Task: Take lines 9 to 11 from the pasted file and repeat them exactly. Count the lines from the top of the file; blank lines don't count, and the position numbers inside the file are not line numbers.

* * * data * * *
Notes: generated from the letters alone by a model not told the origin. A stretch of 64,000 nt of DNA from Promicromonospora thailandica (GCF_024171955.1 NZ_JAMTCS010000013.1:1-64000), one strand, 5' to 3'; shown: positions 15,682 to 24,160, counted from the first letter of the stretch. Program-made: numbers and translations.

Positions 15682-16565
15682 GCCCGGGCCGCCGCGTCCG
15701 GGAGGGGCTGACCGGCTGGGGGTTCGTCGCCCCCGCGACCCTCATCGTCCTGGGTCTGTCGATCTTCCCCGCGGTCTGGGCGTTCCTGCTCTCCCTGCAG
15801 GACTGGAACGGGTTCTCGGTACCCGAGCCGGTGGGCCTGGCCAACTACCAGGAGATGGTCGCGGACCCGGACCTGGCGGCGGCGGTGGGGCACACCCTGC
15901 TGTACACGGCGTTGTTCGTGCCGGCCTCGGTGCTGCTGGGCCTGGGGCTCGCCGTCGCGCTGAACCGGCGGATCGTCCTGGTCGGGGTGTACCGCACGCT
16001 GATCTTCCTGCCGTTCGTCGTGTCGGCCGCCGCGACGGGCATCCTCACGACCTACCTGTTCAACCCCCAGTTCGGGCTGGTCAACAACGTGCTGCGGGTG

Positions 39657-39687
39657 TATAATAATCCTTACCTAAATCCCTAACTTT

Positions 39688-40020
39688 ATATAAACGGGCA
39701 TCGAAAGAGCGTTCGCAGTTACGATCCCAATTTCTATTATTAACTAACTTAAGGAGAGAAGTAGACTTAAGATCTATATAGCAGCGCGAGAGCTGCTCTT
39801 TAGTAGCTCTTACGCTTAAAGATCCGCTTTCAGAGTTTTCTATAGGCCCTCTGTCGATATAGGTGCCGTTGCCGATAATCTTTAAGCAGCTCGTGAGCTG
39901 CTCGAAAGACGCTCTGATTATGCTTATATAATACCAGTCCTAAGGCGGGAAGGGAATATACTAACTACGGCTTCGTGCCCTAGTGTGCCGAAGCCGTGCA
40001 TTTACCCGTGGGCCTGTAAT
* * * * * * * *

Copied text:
39657 TATAATAATCCTTACCTAAATCCCTAACTTT

Positions 39688-40020
39688 ATATAAACGGGCA